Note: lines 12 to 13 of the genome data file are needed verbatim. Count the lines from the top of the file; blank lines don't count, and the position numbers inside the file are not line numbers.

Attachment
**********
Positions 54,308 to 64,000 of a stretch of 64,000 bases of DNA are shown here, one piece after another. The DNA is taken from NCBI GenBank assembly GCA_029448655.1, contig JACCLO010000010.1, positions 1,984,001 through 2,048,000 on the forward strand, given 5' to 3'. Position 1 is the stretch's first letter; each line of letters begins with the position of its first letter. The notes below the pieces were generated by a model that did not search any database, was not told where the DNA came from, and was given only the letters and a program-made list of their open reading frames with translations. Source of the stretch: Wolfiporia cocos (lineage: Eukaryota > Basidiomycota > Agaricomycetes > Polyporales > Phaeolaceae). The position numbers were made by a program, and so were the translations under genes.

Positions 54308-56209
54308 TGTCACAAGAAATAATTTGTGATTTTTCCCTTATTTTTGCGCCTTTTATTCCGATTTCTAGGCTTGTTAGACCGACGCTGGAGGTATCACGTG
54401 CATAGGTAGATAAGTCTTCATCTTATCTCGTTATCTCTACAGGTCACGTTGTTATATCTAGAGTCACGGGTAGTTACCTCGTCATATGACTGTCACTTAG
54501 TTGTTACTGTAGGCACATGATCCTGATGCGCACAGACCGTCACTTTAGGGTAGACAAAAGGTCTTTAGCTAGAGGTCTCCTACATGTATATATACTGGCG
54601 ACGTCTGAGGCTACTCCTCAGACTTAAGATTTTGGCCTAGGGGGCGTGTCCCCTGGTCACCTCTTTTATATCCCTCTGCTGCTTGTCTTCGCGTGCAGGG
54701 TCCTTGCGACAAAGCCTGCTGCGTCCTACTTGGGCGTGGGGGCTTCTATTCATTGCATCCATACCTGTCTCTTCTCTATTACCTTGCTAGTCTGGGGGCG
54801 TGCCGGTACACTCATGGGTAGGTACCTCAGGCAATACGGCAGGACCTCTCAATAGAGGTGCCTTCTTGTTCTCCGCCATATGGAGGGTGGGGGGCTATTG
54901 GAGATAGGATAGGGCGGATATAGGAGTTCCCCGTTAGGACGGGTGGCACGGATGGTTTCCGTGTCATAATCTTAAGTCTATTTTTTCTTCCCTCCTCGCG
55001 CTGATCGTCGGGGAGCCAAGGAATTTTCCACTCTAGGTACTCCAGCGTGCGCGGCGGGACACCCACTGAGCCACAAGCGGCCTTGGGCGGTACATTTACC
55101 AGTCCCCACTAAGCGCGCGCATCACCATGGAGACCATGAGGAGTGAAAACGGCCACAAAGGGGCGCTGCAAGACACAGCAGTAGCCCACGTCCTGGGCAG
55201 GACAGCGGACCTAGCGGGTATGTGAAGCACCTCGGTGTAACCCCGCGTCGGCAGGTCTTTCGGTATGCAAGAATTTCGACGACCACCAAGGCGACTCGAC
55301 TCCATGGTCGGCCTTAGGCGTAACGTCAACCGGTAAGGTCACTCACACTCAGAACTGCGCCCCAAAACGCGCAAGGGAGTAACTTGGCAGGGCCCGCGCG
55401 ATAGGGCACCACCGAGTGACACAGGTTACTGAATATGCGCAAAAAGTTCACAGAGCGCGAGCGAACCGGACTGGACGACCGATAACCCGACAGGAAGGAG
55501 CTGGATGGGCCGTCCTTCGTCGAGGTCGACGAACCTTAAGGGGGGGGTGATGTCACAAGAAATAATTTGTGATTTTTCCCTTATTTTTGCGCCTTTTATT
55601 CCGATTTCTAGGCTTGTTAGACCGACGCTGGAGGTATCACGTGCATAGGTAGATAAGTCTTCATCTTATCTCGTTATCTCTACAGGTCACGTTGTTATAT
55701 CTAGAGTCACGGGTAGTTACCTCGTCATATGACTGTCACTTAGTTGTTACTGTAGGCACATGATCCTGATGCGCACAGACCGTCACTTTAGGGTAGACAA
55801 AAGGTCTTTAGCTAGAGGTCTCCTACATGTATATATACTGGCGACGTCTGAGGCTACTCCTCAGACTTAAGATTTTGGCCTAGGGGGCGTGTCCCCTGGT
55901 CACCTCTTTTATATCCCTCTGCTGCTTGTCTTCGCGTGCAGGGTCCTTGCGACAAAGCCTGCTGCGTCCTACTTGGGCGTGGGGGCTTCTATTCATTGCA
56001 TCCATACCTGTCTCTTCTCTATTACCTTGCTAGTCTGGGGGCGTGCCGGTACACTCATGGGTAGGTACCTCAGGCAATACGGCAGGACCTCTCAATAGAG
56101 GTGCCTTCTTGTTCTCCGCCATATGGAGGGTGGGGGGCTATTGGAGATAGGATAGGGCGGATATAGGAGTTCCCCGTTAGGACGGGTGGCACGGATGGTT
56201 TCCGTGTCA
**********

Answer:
55201 GACAGCGGACCTAGCGGGTATGTGAAGCACCTCGGTGTAACCCCGCGTCGGCAGGTCTTTCGGTATGCAAGAATTTCGACGACCACCAAGGCGACTCGAC
55301 TCCATGGTCGGCCTTAGGCGTAACGTCAACCGGTAAGGTCACTCACACTCAGAACTGCGCCCCAAAACGCGCAAGGGAGTAACTTGGCAGGGCCCGCGCG